The Food and Agriculture Organization, FAO, recently released new guidelines to promote agroforestry. It says this often neglected sector of agriculture, that combines forestry with agriculture, is crucial to the livelihoods and food security of millions of people.
The FAO says agroforestry is a significant source of local commodities, such as timber and fruit, and fodder for livestock. With proper development, it says, agroforestry could help solve poverty, hunger and land degradation.
Gerard Buttoud, professor of forest policy and governance at Tuscia University in Viterbo, Italy, and a key consultant to the FAO on developing the guidelines, explained how agroforestry is a good system for improving production at the local level.
“Because it looks to optimizing the agricultural production and the environmental benefits through the combination of annual crops and perennial plants," he said. "It maximizes the production on the long run because it produces food under the trees. The trees are used as a means to sustain the land and thus to sustain the production on the long run. Also, agroforestry is a very good system to both mitigate and adapt to climate change because as a complex system it minimizes the risk.”
Buttoud said it is important to have a framework in which to promote agroforestry properly.
“There are many barriers to the development of agroforestry. Such as for instance, the fact that there is a general emphasis on industrial agriculture," he said. "Basically when we speak about agricultural policy, we think about mono-specific policy, market oriented, using a lot of fertilizers and so on. This is not the way that agroforestry may be defined. Then there is an ignorance of the advantages of agroforestry because over the last although some had fought during the last 30 years, the success stories are not well known. Then there is an unclear status of land and tree resources, because sometimes, especially in developing countries, the status of the land is not clarified.”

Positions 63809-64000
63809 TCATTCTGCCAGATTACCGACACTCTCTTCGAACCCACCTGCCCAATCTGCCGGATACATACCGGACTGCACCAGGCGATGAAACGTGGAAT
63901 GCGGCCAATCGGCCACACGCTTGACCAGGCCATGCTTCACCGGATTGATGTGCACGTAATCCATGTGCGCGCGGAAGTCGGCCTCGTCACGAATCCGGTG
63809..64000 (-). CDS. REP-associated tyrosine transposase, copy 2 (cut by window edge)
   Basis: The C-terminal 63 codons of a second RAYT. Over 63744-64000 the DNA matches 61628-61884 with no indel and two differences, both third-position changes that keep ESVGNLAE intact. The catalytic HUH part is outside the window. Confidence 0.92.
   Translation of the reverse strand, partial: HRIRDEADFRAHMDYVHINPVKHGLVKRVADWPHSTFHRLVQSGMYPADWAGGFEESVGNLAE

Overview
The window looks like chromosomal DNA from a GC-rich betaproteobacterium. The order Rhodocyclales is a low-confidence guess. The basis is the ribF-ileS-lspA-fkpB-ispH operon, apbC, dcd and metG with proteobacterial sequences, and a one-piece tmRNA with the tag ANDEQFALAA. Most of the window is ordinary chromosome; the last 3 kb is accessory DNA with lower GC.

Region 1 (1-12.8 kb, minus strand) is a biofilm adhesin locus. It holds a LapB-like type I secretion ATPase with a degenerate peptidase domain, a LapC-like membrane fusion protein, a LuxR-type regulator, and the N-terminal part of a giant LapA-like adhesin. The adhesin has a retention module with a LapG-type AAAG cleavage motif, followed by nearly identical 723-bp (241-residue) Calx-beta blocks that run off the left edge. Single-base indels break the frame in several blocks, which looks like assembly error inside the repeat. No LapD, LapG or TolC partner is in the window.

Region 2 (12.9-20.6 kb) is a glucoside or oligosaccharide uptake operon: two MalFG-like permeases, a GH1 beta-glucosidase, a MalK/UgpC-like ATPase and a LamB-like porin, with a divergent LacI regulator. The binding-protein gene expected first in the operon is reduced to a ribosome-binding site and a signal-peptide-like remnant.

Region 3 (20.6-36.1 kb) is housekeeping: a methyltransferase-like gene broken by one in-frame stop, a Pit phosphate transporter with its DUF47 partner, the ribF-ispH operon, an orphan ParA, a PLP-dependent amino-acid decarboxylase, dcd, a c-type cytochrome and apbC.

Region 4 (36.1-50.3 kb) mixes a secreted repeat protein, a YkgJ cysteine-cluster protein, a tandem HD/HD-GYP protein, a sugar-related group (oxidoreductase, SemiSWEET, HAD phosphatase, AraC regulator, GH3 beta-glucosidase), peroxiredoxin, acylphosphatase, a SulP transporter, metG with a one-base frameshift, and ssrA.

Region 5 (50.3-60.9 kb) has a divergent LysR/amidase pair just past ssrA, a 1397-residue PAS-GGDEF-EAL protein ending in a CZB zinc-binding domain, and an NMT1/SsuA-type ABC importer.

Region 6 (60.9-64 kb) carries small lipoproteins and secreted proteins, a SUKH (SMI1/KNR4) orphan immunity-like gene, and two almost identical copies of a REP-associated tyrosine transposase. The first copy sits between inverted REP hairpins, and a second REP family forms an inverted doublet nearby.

Buttoud explained these success stories take different forms and the benefits of agroforestry depend on the land of a particular area.
“You have two big categories of agroforestry systems," he explained. "The first is a natural one. It is what we call the parklands. For instance, all of the area in the southern part of the Sahara, in Africa, from west to east, is conserved by this agroforestry system we call parklands. It’s a natural forest that’s been cleared progressively but used for agriculture also. So there is a selection of the tree spaces, and a selection of the crops which are carried out, also in association with grazing, and these parklands are remarkably stable, even in the process of desertification, for instance. It is one of the barriers of desertification.”
Buttoud also provided insight into another use of agroforestry.
“Opposite to this you have artificial plantations. Introduction of trees into farms, which were developed especially in the regions which were more close to the tropics, I would say, where the water is available. It consists of plantations on lines so that the trees may be able to maintain the soil and also produce food and other services. So you have many different categories of agroforestry and the success stories are all over the world, I would say,” he explained.
Buttoud gave an example of a success story in Africa.
“For instance, the Arabic gum in Sudan for the first category of parklands was developed through strong demand from the market to have this kind of product," he said. "This resulted into a development of agroforestry which was really productive even in terms of money in this part of Africa. Then if you look at the situation in some countries such as Kenya, Ghana, Cameroon, there are a lot of agroforestry systems which were developed recently which introduced trees into the farm.”
For the farmer, Buttoud said the benefit comes from maintaining the soil so it can continuously produce crops for a long period of time.